Listed as entering Canada from the United States was one “Philippino,” coming to work as a clerk in Quebec. Who knows what this lone Filipino migrant was doing, who he travelled with, or what his plans (or dreams) were. This information is lost. We can confidently hypothesize, though, about the route this gentleman took. He was likely in his 20s or 30s, and likely had education as he was hired as a clerk. If he went through education in the Philippines, he likely attended a school or university established by the Americans; this was a common practice because Filipinos were wanted to work in the U.S., but the colonial American government wanted to ensure they attained an education equal to that in the U.S. Thus, many schools were established along an American model. The other possibility is that he moved to the U.S. for his education; these were known as pensionados. These qualified Filipino students were allowed by the Pensionado Act of 1903 (http://goo.gl/UOTk9l) to take college degrees within the United States until 1931 when it was repealed, amid domestic turmoil resulting from the Depression. Why this Filipino decided to move north to Canada is unclear; perhaps he found better work opportunities. Beyond this, though, we just can’t be certain.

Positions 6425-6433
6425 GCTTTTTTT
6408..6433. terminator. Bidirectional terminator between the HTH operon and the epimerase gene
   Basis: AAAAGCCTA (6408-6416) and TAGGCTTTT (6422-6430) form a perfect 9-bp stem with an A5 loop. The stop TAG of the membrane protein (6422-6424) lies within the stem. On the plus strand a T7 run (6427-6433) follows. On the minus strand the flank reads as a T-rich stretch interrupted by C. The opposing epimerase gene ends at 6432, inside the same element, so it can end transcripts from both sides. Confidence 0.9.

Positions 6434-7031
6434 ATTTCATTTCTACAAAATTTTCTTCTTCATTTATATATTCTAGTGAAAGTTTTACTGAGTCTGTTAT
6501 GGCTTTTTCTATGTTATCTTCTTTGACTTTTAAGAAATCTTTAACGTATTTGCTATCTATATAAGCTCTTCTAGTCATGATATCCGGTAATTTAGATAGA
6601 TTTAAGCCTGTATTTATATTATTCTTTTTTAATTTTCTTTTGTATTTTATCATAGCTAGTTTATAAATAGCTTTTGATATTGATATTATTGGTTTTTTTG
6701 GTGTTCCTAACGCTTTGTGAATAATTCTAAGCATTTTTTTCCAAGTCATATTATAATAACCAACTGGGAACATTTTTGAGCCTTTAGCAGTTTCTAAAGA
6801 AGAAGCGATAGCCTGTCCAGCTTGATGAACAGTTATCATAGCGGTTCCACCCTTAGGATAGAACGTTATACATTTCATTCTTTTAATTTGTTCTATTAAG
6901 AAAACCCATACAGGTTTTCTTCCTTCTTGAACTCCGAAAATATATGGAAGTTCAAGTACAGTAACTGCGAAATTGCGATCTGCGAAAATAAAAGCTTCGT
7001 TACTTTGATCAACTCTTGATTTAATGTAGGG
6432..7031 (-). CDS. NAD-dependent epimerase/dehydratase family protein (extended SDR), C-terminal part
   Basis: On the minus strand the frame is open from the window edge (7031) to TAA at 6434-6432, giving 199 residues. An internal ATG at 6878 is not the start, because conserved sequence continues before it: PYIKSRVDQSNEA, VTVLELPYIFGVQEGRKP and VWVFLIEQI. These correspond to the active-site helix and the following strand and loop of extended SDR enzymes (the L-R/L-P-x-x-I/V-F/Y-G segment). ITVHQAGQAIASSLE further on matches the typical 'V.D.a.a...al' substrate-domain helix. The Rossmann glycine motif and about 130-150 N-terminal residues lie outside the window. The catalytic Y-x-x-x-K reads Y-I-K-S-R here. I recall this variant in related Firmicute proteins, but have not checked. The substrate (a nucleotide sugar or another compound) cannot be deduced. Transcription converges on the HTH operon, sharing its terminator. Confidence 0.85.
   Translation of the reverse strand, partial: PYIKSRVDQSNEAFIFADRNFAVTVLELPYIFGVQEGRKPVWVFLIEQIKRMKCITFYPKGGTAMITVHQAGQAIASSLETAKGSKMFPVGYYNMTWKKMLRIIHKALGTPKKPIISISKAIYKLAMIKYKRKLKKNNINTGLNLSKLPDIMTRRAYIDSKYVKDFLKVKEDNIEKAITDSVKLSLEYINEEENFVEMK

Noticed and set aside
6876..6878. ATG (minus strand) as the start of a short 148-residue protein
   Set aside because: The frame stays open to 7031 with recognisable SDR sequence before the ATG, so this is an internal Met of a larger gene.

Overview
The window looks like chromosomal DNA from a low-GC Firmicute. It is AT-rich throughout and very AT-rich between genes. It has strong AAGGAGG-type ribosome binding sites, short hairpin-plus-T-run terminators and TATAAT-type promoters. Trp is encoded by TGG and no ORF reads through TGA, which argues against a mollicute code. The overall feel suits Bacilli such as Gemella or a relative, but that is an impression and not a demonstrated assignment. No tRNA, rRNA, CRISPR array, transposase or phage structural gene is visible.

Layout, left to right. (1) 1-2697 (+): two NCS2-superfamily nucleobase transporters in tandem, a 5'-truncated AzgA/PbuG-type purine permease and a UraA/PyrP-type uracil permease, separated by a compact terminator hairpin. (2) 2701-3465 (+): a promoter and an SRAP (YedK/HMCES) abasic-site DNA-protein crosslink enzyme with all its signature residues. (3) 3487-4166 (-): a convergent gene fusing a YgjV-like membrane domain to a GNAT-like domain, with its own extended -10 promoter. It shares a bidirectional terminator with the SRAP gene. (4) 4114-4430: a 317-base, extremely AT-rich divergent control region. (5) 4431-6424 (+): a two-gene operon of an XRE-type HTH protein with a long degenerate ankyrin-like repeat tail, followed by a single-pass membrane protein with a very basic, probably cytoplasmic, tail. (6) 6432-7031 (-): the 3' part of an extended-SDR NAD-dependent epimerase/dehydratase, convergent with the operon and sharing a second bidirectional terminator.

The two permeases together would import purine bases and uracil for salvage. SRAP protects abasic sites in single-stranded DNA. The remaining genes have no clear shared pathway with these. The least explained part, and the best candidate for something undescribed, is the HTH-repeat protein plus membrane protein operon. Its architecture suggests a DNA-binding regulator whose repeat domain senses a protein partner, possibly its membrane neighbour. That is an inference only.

So what does this tell us about Filipinos in Canada and about Canadian immigration during this time? Foremost, I think this type of information needs to be more widely known for, while one Filipino coming to Canada in 1924 may not re-write the history books, it does remind us that Canada was never a nation of three peoples: the Aboriginals, the French and the English. Chinese lived and worked along Canada’s West Coast in significant numbers well before the 1850s, challenging the numbers of Anglo-Saxon settlers when B.C. was established in 1858. South Asian and Japanese immigrants also lived in Canada much earlier than has been thought. And, as early as the 1920s and 1930s, there were Filipinos living in Canada. These Asian populations also lived with South and Eastern Europeans, as well as African-descended immigrants. Canada from its earliest days has relied on labour provided by migrants to survive and succeed. And being given citizenship has made the work these immigrants perform acts of civic duty, enriching and diversifying the dynamics of Canada’s citizenry.
Today, Filipinos are a major demographic segment of Canada’s population. Many are proud to call themselves Canadians and are proud of their Filipino heritage. It is not well known the depths of Canada’s relationship to the Philippines, but Filipinos living in Canada should be aware that, as early as 1924, their kababayan have been working to improve this country, and today Canada is better because of it.
Jon Malek is a PhD candidate in History at Western University, and is a member of the Migration and Ethnic Relations program.